Sexism In The Arab World

        

            Perhaps the place that is most notorious for sexism is the Middle East. Middle Eastern women barely have any rights, nor do they have any power to defend themselves. Most parts of the Middle East, especially countries located in the Arabic Peninsula, attribute their women to the position of breeding machines and house workers. They are legally not permitted to drive or to even get an education. They have no say in whom they are to marry; they are treated as possessions of their fathers before marriage, and possessions of their husbands after they wed. Polygamy is legal for men, and oftentimes wives are kept in separate parts of the house. Even though it was stated in the Quran that men and women are equal, demographic changes led to misinterpretations of these writings, leading to a complete oppression of female rights.

            In Palestine for example, women are subjected to sexist crimes from the Palestinian men and to racist crimes from the Israelis. Hannah Rought-Brooks, Salwa Duaibis, and Soraida Hussein wrote in their article “Palestinian Women: Caught in the Cross Fire Between Occupation and Patriarchy” that Palestinian women are subjected to sexual violence and rape from their own men as well as from the Israeli soldiers, and without any consequences. The laws that exist today in Palestine are very discriminatory and offer no real protection to women or to their rights.

            Muslin women have to wear the Hijab. It is forbidden for them to show anything more than their hands from the wrist down. Their husbands are the only men that can see any other part of their bodies. In Iran for example, the previous leader Ayotallah Khomeini imposed the hijab on the Persian women. As Gita Hasheimi wrote in her article "There is a Third Voice in Iran", Khomeini forbad Iranian women to work in any governmental post if they are not properly covered. Women revolted for equality and today the Iranian Women's Movement is one of the most influential voices in the government. They demanded equality and won their rights.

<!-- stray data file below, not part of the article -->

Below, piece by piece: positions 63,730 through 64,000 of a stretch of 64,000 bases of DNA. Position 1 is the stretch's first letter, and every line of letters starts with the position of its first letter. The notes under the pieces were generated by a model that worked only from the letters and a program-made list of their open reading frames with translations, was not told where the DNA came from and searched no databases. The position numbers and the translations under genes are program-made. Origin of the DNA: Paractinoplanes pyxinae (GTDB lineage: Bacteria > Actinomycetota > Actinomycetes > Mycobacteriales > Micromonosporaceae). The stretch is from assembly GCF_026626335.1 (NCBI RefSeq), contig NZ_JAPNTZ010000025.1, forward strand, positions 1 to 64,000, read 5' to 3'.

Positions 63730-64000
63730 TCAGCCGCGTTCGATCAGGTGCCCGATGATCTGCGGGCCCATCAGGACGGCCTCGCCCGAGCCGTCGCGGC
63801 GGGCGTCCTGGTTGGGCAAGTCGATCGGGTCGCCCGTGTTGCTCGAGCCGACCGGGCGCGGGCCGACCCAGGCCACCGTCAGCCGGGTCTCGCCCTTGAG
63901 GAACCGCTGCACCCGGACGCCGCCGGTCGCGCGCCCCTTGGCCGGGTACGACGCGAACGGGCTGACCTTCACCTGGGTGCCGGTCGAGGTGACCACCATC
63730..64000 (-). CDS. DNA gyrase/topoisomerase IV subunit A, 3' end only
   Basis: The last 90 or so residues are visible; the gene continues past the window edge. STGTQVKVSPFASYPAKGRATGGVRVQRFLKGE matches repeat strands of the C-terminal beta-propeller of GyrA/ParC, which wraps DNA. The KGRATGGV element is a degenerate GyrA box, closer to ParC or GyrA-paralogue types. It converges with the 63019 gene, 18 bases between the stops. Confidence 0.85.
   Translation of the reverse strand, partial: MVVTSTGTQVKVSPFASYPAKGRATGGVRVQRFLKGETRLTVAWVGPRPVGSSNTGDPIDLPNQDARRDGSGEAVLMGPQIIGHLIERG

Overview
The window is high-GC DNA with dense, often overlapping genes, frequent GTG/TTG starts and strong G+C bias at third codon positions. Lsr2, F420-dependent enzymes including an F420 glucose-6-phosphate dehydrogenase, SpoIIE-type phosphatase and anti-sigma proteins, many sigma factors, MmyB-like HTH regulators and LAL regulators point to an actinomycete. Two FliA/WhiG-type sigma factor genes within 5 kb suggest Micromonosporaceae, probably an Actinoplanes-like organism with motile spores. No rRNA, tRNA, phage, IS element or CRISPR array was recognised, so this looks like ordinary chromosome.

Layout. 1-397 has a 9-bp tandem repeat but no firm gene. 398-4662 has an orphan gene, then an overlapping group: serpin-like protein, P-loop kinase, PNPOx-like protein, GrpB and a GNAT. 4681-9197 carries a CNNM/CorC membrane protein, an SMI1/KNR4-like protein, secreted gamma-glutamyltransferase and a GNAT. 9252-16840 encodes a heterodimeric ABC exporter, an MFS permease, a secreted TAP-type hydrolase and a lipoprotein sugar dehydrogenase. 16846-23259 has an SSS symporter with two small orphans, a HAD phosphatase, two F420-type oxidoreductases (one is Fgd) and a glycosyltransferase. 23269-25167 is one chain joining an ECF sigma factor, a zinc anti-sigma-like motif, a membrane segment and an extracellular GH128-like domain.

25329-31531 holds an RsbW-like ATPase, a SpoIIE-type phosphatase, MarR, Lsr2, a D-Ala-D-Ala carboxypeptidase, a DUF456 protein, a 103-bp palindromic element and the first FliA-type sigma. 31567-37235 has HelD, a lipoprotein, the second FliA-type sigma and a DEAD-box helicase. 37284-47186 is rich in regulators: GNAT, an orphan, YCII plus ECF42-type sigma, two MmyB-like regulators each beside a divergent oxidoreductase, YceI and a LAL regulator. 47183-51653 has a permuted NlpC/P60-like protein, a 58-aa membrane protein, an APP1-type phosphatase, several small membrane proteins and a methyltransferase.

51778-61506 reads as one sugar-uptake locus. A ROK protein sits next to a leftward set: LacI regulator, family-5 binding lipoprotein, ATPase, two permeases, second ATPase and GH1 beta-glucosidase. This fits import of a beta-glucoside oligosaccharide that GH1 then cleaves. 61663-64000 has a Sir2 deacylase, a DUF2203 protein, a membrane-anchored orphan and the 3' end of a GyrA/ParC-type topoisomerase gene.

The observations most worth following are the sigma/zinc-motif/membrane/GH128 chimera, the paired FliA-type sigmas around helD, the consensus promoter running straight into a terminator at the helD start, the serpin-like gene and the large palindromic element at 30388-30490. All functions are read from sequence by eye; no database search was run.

Sexism in the Middle East however is not always the case of demising the opposite sex. In Lebanon, a country known for its open mind and dubbed “Paris of the East”, women stereotype themselves. Most Lebanese women, after they graduate from high school, either get into college for a two year degree, or are content by finding a clerical job at an office or a saleswoman job at a clothing store. Lebanese women completely look past their abilities and settle for much less because they believe that they will get married; their future husbands are their bailout ticket. Not only are they demising the female sex by believing that it is their duty to stay at home, give birth, and cook, but it is equally demeaning to the male sex by implying that they represent nothing more to them than a free ride through life. Because of that ideology, most Lebanese households consist of a single income, which pushes the males to accept higher paying jobs abroad, playing no significant role in the lives of his children. 

           There is hope in the Arab world still. Arabic countries that are in continuous infrastructural expansion and touristic hot spots have given their women more roles to play and more rights to protect. In the United Arab Emirates, for example, Susan R Madsen wrote in her article “The Experiences of UAE Women Leaders in Developing Leadership Early in Life” that few of the most important factors that will allow women to evolve in the Arabic world are family, school activities, and role models. Having a family that treats their daughters as human beings and not as possessions, school activities that promote equality between men and women, and strong and independent female heroes to admire and aspire to become like are some of the forces that will drive women to rise to power in the Arabic community.

        Below however is a representation of the rest of the Arabic world.
Source: Sources of the pictures used in this slideshow are listed under References
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